Staying out of the slammer
November 2, 2005
For some in Lyon County who end up on the wrong side of the law, the harsh confines of the Lyon County Jail is the reality they face.
Unless they qualify for an alternative-sentencing program, which Lyon County officials are still working on and Dayton Justice Bill Rogers has already instituted.
“We’re having pretty good success with it,” he said. “Not 100 percent, but we’re doing pretty good.”
Rogers may impose a fine or jail sentence on a defendant, then suspend it. Then he’ll offer the defendant alternatives, such as counseling, drug or alcohol treatment, victim impact programs and community service.
Rogers said when he went to University of Nevada, Reno’s Judicial College, which he said all new judges in Nevada are required to attend, he learned the positive influence a judge can have on a defendant with alternative sentencing.
“They said the thing that had the biggest impact is if you bring them back in to meet with you on a regular basis and see how they are doing in their programs,” he said.
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Rogers also said defendants with severe alcohol problems may be required to wear an ankle bracelet that detects the presence of alcohol from the person’s sweat. The device downloads the data it collects when the wearer gets close to the base station, letting authorities know when alcohol has been consumed.
Rogers said drug and alcohol abuse was one of the primary reasons someone will end up before him, even if the offense wasn’t drug- or alcohol-related.
“If you have domestic battery cases, you’re going to find in the majority of them the root cause is a drug or alcohol problem,” he said. “Alcohol is a very difficult addiction to break. If we can keep people working and keep people in the home, but intervene enough to stop antisocial conduct, we do it.”
Lyon County’s program was designed by David Bennett, a nationally known consultant in criminal justice issues who has developed programs for 40 states.
That program, which Bennett is currently working with county officials to implement, includes a number of options.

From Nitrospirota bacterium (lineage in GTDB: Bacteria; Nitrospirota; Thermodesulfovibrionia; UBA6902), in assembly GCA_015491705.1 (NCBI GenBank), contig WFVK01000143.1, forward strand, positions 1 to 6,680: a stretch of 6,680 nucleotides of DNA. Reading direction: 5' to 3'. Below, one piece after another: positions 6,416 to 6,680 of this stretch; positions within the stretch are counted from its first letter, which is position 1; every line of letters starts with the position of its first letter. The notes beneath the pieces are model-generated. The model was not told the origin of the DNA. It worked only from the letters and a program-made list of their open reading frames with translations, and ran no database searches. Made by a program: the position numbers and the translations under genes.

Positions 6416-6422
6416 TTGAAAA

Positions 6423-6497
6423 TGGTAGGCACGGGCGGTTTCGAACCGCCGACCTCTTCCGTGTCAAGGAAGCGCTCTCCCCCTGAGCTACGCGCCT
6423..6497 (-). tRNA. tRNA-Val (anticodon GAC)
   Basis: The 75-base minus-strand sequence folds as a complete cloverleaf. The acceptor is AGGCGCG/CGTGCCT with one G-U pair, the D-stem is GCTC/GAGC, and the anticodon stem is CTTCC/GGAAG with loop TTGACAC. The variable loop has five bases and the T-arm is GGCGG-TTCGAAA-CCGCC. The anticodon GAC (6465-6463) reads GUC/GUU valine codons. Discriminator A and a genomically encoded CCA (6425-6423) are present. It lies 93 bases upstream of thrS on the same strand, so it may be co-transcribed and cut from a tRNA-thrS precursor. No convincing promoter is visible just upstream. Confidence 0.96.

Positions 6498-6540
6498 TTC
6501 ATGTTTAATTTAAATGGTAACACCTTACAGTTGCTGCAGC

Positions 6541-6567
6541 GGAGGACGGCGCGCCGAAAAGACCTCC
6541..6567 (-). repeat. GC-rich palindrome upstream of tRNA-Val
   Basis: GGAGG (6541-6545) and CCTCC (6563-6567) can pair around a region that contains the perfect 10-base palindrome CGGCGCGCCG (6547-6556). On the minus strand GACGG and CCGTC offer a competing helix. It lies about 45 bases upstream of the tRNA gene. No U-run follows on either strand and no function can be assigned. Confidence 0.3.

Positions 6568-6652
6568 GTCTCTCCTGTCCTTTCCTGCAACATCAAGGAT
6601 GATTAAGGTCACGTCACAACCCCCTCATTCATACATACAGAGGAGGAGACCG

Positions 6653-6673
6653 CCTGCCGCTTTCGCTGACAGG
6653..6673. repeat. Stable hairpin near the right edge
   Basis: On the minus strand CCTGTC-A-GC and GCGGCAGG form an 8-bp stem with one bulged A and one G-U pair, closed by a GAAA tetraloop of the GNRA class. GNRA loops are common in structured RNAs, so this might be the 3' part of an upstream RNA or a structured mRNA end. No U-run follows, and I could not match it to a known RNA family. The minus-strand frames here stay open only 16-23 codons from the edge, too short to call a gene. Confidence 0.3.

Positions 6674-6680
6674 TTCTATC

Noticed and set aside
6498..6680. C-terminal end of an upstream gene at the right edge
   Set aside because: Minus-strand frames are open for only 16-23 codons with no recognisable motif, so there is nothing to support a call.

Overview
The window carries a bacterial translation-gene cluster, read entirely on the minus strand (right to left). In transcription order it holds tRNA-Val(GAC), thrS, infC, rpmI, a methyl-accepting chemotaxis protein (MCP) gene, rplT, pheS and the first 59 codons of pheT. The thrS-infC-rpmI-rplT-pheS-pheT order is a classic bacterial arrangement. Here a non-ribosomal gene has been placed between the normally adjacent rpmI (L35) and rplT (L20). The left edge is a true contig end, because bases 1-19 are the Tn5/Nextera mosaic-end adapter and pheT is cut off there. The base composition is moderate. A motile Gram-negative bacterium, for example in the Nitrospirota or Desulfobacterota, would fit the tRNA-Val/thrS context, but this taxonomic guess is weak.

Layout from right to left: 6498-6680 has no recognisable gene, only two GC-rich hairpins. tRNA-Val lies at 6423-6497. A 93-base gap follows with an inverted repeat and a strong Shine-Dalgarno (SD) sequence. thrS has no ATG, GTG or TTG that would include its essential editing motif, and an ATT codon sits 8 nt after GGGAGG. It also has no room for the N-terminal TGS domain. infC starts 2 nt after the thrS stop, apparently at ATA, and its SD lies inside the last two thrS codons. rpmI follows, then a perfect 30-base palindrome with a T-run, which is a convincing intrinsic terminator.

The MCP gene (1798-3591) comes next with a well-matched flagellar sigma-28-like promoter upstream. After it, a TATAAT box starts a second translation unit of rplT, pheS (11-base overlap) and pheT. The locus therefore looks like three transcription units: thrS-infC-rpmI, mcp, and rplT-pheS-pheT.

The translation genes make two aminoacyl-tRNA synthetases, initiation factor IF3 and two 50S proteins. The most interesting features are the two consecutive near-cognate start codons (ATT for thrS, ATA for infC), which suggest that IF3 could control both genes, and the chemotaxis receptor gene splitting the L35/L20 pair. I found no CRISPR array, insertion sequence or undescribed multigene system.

One recommendation is a pretrial program to identify inmates eligible for release and monitor their progress, then tracks and supervises those released.
Another is a misdemeanor probation program that supplies probation officers, imposes curfews, electronic monitoring or other terms.
Bennett also proposed a sheriff’s work program “so we don’t just punish criminals by putting them in jail, we punish them by putting them to work,” he said, adding that those assigned to work may be released early and assigned to other programs.
Finally, a step-down program that allows for early release of approved inmates that requires them to obtain employment skills, monitors them and transitions them back into the community.
“Rather than just open the cell door and let them go, you help them to readjust,” he said. “You get at the root of the problem and work a change in the behavior so there are no further offenses.”
Although neither Bennett nor Rogers had any hard-and-fast statistics, both agreed alternative sentencing would save the county money.
“It’s clear when you have the overwhelming majority of the people being successful, you are saving hundreds and hundreds of bed days in the jail,” Rogers said. “If you’ve saved 30 days a person, it’s enormously cost-effective.”
Though some people with violent histories or tendencies won’t be placed in the program, Rogers said it was successful for those who are motivated and who have family or community support.
“The more support they have, the more likelihood they’re going to have of success,” he said.
n Contact reporter Karen Woodmansee at email@example.com or 882-2111, ext. 351.